2016                              get-date -Uformat %Y                                 Year in 4-digit format (2006)                                    
16                                get-date -Uformat %y                                 Year in 2-digit format (06)                                      
Feb                               get-date -Uformat %b                                 Month name - abbreviated (Jan)                                   
February                          get-date -Uformat %B                                 Month name - full (January)                                      
02                                get-date -Uformat %m                                 Month number (06)                                                
5                                 get-date -Uformat %W                                 Week of the year (00-52)                                         
6                                 get-date -Uformat %V                                 Week of the year (01-53)                                         
Wed                               get-date -Uformat %a                                 Day of the week - abbreviated name (Mon)                         
Wednesday                         get-date -Uformat %A                                 Day of the week - full name (Monday)                             
3                                 get-date -Uformat %u                                 Day of the week - number (Monday = 1)                            
10                                get-date -Uformat %d                                 Day of the month - 2 digits (05)                                 
10                                get-date -Uformat %e                                 Day of the month - digit preceded by a space ( 5)                
41                                get-date -Uformat %j                                 Day of the year - (1-366)                                        
PM                                get-date -Uformat %p                                 AM or PM                                                         
12:44:52 PM                       get-date -Uformat %r                                 Time in 12-hour format (09:15:36 AM)                             
12:44                             get-date -Uformat %R                                 Time in 24-hour format - no seconds (17:45)                      
12:44:52                          get-date -Uformat %T                                 Time in 24 hour format (17:45:52)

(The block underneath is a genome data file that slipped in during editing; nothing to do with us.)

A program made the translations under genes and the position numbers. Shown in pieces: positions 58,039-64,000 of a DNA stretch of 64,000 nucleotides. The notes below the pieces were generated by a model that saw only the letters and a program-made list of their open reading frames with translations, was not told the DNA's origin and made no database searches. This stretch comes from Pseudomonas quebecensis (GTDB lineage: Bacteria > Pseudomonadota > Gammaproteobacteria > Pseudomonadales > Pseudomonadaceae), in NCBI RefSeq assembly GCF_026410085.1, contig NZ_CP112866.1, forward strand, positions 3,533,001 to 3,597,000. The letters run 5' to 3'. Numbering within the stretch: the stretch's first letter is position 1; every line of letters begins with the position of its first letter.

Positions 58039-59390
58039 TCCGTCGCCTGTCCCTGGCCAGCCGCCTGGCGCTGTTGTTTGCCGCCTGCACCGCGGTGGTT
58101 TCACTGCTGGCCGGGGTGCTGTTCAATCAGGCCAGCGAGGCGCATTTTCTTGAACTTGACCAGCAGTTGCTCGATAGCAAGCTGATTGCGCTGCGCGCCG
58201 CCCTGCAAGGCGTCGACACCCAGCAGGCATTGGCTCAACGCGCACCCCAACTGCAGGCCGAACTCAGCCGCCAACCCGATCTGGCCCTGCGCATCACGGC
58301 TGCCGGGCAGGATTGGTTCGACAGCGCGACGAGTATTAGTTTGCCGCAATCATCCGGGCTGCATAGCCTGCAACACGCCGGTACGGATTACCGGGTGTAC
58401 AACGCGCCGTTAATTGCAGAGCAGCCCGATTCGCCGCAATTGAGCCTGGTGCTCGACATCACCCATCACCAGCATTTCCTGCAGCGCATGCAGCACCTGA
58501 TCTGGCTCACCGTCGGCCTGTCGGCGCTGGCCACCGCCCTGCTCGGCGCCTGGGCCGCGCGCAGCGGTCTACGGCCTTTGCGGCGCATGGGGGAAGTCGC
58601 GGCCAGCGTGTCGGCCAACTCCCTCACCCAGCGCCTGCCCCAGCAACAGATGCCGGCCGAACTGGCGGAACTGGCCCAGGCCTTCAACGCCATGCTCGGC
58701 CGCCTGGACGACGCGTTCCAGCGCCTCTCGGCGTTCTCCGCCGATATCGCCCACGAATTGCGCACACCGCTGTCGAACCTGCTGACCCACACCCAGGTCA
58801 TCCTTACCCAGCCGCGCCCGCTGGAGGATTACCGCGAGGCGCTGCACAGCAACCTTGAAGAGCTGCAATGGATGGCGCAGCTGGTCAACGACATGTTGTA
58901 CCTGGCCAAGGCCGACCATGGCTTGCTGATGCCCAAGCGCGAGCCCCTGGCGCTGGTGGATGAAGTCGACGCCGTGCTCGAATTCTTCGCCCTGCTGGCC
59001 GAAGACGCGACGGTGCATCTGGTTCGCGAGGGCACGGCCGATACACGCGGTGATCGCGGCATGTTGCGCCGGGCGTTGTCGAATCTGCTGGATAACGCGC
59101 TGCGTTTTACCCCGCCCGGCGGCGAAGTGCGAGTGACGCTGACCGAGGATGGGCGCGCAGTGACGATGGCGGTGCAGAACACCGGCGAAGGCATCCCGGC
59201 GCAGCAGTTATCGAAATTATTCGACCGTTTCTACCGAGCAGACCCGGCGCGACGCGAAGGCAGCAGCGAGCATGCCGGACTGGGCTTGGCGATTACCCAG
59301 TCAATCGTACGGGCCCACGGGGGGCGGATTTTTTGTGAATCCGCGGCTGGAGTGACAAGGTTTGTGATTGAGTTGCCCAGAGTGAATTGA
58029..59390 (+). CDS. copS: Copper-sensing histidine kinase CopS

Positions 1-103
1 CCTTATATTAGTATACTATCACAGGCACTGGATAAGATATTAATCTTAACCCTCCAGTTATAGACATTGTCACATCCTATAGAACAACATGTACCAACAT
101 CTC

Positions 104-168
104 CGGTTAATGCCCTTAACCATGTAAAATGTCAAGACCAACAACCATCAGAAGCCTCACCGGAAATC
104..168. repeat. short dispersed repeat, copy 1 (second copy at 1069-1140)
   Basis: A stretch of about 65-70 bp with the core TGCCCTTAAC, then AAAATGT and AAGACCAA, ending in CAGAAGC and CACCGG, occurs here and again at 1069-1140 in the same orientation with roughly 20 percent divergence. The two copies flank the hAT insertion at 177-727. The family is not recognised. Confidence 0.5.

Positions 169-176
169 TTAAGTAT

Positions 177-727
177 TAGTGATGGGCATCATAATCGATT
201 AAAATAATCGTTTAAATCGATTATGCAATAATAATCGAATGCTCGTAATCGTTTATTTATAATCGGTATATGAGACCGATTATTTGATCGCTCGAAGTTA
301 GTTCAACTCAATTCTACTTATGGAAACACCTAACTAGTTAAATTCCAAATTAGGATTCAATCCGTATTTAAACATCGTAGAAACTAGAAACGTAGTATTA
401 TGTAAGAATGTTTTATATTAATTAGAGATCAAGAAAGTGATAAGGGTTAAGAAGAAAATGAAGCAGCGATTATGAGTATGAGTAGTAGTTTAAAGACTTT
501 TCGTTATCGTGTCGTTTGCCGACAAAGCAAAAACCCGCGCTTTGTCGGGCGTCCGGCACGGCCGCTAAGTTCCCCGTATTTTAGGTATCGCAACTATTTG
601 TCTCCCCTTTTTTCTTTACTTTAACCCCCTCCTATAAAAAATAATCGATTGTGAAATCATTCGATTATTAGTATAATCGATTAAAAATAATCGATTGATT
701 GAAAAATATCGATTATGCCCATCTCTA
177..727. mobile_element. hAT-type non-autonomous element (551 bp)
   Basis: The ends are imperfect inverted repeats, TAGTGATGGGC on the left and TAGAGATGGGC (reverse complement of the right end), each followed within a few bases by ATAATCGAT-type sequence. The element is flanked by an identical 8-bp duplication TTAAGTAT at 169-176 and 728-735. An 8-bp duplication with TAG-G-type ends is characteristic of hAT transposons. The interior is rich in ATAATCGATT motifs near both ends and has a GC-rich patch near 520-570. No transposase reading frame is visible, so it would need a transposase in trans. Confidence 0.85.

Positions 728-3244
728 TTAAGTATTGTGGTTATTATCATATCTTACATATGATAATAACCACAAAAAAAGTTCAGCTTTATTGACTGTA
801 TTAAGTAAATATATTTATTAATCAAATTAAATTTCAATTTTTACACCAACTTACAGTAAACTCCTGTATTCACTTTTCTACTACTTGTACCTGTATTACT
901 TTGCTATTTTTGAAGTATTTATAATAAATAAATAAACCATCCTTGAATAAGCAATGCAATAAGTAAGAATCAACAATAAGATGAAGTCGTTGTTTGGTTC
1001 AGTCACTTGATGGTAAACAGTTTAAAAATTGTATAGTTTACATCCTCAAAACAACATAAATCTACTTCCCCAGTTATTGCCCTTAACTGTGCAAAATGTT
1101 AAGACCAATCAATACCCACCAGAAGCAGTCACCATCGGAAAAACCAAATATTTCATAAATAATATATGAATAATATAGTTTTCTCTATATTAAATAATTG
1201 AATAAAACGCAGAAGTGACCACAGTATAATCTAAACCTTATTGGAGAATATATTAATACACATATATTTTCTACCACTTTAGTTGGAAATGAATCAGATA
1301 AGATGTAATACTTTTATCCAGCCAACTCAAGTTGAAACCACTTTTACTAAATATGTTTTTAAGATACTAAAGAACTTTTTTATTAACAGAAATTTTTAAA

+00                               get-date -Uformat %Z                                 Time zone offset from Universal Time Coordinate (UTC) (-07)      
12                                get-date -Uformat %H                                 Hour in 24-hour format (17)                                      
12                                get-date -Uformat %I                                 Hour in 12 hour format (05)                                      
44                                get-date -Uformat %M                                 Minutes (35)                                                     
52                                get-date -Uformat %S                                 Seconds (05)                                                     
1455108292.3719                   get-date -Uformat %s                                 Seconds elapsed since January 1, 1970 00:00:00 (1150451174.95705)
10/02/2016 12:44:52               Get-Date -DisplayHint Date                                                                                            
10/02/2016 12:44                  Get-Date -Format g                                                                                                    
2016 / 02 / 10 / Wednesday / +00  Get-Date -UFormat "%Y / %m / %d / %A / %Z"                                                                            
366                               (Get-Date -Year 2000 -Month 12 -Day 31).DayOfYear                                                                     
False                             $(get-date).IsDaylightSavingTime()                                                                                    
10/02/2016 12:44:52               $(get-date).ToUniversalTime()                                                                                         
10/02/2016 12:44:52               (Get-Date).ToString()                                                                                                 
2016-02-10T12:44:52.3749035+00:00 Get-Date -Format o                                                                                                    
2016-02-10T12.44.52.3759036+00.00 Get-Date -Format o | foreach {$_ -replace ":", "."}